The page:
Updated: Jul 27, 2021
Throughout July, Professionals United for Parkland shines a light on Minority Mental Health Awareness Month. For many years, there has been a rising awareness that many of our friends, family, neighbors, co-workers and peers live side-by-side with us, however they are treated by society in a vastly different manner. Centuries of inter-generational trauma, racial bias and inequity have allowed minority community members to be marginalized, treated unfairly and excluded from the benefits our community offers.
Below is information from the American Counseling Association which sheds light on the mental health needs of our minority community.
Black and African American people living below poverty are twice as likely to report serious psychological distress as those living over two times the poverty level. [CDC]
Men of African descent are nine times more likely than White men to be victims of homicide.
Historical adversity translates to socioeconomic disparities experienced by Black and African American people, which is linked to mental health.
Adult Blacks and African Americans are more likely to have feelings of sadness, hopelessness, and worthlessness than adult Whites. [CDC]
Latinx parents may expedite assimilation in their children by promoting adoption of American culture, leading to internalized racism which can cause depression and low self-esteem.
Latina adolescents attempt suicide at higher rates than other gender/ethnic groups: 20% of Latina adolescents report a plan to complete suicide and 11.1% attempt suicide.
Xenophobic racism against Asian Americans has surged as the coronavirus sweeps the U.S., with reports of hate crimes averaging approximately 100 per day.
Suicide is the second-leading cause of death for Asian Americans ages 15-34.
One study found that 70% of Southeast Asian refugees receiving mental health care were diagnosed with PTSD.
Women who emigrated from the Middle East may be subjected to domestic violence, particularly if they entered into arranged marriages with American men.
Asylum seekers from the Middle East may cope with mental health issues related to situations they have fled, including torture, war, political oppression, and other circumstances.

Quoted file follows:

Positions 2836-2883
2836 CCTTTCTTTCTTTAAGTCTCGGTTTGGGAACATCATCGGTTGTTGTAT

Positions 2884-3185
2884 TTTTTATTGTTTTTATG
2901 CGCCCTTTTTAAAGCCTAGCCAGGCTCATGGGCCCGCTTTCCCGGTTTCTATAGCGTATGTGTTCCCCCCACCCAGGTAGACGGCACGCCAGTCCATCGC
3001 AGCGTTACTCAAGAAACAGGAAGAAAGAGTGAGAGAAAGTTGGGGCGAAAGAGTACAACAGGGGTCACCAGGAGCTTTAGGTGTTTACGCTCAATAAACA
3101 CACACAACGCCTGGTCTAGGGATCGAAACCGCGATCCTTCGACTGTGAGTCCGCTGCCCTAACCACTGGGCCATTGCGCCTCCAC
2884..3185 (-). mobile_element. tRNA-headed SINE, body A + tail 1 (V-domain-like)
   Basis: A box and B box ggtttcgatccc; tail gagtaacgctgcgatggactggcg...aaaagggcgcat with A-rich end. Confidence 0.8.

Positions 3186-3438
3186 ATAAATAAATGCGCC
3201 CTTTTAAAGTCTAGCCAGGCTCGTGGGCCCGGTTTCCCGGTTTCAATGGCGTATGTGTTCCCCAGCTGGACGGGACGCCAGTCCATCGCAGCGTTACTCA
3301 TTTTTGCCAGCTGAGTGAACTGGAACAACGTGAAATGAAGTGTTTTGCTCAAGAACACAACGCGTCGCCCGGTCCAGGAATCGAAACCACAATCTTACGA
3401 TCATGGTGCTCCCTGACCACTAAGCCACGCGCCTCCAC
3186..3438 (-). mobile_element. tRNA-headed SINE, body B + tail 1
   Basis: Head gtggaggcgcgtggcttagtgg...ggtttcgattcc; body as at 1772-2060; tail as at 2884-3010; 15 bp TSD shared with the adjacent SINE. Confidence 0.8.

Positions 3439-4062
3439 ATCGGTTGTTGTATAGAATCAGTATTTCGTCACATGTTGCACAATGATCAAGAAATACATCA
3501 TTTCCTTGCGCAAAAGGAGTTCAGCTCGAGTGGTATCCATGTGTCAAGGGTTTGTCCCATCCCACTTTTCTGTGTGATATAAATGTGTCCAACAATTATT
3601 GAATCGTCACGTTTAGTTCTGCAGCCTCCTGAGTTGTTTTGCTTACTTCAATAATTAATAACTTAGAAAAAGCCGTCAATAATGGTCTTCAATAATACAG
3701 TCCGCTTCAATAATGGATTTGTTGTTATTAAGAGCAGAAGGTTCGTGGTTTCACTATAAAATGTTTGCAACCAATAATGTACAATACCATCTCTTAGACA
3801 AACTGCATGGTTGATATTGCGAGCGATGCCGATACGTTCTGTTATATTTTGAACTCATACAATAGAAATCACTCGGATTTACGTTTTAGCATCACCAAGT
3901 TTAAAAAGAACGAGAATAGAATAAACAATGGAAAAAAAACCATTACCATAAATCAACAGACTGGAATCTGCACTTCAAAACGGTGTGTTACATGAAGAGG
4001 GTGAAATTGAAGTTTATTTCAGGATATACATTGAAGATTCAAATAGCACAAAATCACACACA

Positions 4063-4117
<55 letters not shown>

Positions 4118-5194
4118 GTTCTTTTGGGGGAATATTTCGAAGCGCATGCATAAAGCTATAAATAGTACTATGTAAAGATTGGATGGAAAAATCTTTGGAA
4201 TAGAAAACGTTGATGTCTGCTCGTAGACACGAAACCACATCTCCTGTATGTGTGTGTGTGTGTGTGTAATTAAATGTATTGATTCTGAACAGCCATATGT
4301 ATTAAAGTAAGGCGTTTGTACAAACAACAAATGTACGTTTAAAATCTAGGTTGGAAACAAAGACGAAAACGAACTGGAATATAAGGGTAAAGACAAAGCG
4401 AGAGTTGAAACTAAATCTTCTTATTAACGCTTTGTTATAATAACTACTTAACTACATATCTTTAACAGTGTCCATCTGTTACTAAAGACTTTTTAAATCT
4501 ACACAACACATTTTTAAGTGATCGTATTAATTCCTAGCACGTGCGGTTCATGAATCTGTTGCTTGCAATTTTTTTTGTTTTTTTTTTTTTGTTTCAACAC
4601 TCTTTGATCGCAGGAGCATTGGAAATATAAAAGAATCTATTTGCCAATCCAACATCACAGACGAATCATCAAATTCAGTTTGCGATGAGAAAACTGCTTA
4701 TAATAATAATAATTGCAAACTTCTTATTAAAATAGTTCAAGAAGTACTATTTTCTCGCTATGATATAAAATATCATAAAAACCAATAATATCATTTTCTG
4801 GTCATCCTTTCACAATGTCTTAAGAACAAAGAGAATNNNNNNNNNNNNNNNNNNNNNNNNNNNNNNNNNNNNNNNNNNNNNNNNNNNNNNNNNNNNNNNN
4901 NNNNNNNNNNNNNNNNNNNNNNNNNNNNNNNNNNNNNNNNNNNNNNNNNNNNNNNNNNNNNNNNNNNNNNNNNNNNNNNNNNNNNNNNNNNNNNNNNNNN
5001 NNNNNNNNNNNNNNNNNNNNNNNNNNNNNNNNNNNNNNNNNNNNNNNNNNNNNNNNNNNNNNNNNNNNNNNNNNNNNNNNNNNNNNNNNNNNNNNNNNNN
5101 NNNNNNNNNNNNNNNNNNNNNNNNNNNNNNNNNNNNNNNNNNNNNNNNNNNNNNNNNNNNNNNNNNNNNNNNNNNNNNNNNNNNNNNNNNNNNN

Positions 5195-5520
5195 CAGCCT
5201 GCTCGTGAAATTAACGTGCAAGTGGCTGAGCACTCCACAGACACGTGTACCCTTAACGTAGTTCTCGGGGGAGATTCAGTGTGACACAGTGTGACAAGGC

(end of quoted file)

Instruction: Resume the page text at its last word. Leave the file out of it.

Due to high levels of poverty, many Native Americans face economic barriers that prevent them from receiving treatment.
Compared to Whites, three times as many Native Americans lack health insurance – 37% compared to 6.3%.
Native Americans who meet the criteria for depression, anxiety, or substance abuse disorders are significantly more likely to seek help from a spiritual healer than from specialty or other medical sources.
When it comes to mental health, having a multicultural lens and cultural competence is incredibly important. Incorporating community, cultural and self-identified supports, we can help provide our minority members a holistic experience.
Representation matters. Resources matter. Culturally competent services matter. Professionals United for Parkland is dedicated to serving all of our community to process the effects of long-term trauma. Help is available – reach out today.
“Do the best you can until you know better. Then when you know better, do better.”
~ Maya Angelou
THANK YOU TO OUR BURGUNDY SPONSORS!
During the month of July, Professionals United for Parkland remembers Alaina Petty. The WalkUp Foundation’s mission "is to improve the safety and security of our nation’s schools. Educational seminars and workshops will be designed to address three goals: (1) advocating for safer schools; (2) supporting the development of and encouraging the creation of school based programs which enhance school safety; and (3) educating individuals, organizations and lawmakers about the tools available to make schools safer and strengthen the laws to ensure that school district comply with safe school practices." For more information, visit: https://walkupfoundation.org/
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